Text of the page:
Technology keeps changing, as camp keeps working to provide an experience to kids that’s timeless.
We spoke with Lenny Kass, the longtime director of the JCC Rainbow Day Camp of the Harry & Rose Samson Family Jewish Community Center. We asked, what are some of the ways camp deals with tech today?
–> 1. Staff comes up with the policy
Each year, administrators sit down with staff and ask them what they think their own rules should be on personal technology. “We’re dealing with college students who are so addicted to their phones,” Kass said, so he feels it’s important to get “buy in.”
–> 2. So what was the policy?
This past summer, the idea was to ban use of phones for staff from the initial bus stop until leaving the bus for home.
Counselors and other staff decided that a staff member’s first infraction would require an apology note to camp on why you used your cell phone. Then, it was to be spell checked and corrected and handed back to you!
–> 3. Only two people can use their phone
At Rainbow Day Camp, only two people can use their phone. They are the director and associate director.
–> 4. Communication alternatives
“We use walkie talkies to communicate amongst ourselves,” Kass said. “We function very nicely.”
If the outside world must get in touch with someone, a call to the office is always possible. And in extenuating circumstances, a camper or counselor can obtain permission to check a cell phone.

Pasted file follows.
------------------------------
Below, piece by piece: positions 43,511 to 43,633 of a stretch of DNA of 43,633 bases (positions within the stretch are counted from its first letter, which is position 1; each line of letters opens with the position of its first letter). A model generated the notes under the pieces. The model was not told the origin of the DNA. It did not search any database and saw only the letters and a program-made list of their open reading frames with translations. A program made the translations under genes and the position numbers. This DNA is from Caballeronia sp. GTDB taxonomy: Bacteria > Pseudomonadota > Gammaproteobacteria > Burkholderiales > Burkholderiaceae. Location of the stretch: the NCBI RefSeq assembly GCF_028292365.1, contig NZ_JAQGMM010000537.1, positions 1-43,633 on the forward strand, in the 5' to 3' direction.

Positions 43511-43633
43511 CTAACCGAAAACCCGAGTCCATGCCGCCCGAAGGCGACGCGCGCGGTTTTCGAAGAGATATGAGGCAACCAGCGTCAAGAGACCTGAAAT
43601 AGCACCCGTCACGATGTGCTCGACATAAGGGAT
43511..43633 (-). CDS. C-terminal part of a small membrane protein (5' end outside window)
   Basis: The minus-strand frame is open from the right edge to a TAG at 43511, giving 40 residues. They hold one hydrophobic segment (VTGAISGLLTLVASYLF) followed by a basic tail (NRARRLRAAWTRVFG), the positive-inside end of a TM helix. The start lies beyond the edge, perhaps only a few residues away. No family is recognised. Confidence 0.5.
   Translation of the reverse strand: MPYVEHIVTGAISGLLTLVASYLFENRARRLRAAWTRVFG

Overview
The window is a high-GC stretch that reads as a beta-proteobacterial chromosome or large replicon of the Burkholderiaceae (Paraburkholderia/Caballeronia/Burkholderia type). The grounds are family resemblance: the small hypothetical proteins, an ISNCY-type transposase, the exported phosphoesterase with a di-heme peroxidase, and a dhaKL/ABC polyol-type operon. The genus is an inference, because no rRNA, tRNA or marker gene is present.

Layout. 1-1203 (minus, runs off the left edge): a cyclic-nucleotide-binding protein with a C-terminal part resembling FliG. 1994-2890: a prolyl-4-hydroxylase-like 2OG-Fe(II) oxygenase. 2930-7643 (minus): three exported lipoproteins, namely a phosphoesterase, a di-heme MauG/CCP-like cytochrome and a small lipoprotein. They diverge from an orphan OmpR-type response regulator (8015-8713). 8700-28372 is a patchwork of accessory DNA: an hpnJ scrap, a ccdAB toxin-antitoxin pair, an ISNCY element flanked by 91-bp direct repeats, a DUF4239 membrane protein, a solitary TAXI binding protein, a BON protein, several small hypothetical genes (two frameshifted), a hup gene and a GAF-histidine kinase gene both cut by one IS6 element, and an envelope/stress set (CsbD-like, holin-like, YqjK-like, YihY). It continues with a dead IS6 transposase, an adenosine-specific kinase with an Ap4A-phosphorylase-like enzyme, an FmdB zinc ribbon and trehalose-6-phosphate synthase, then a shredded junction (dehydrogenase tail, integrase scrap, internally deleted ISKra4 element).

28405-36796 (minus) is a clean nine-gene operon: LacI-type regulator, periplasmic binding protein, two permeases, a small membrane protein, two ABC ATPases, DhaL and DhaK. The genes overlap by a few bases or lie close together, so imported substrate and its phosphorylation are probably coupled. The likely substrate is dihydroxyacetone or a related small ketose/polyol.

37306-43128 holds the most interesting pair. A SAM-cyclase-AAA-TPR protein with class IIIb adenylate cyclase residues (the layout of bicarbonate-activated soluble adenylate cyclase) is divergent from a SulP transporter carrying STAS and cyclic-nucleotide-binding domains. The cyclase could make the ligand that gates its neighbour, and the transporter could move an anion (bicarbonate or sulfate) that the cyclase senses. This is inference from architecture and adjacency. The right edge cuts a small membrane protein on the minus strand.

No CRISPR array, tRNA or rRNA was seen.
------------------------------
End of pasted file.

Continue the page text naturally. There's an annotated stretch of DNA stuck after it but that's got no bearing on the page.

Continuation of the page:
–> 5. Campers may not use phones
“Our campers are not allowed to have phones,” Kass said. A camper can have one in a backpack but may not take it out.
It’s often the parents who want their children to have a phone on them, for safety or arranging things.
–> 6. No Internet
There are computers at camp, but they don’t connect to the Internet. One activity involves microscopes and the other a GoPro camera, but administrators are careful to disconnect the cyber world for those activities.
–> 7. No computer games
When it comes to technology, Kass said, “We do not do anything with games.”
–> 8. But why no phones?
There are a lot of reasons why camp avoids phones. Here’s one: bullying. Getting rid of the bullying and competitiveness that can exist in the digital world is a good thing, Kass said.
“We used to have a computer lab and we no longer have a computer lab,” Kass said. “What we found is that the kids today are just in front of the screens enough as it is.”
He added: “At camp we have an activity where kids must make up games. They’re too tied to their screens. Let’s learn how to play again. Take two balls, three hoops, two sticks and make a game out of it.”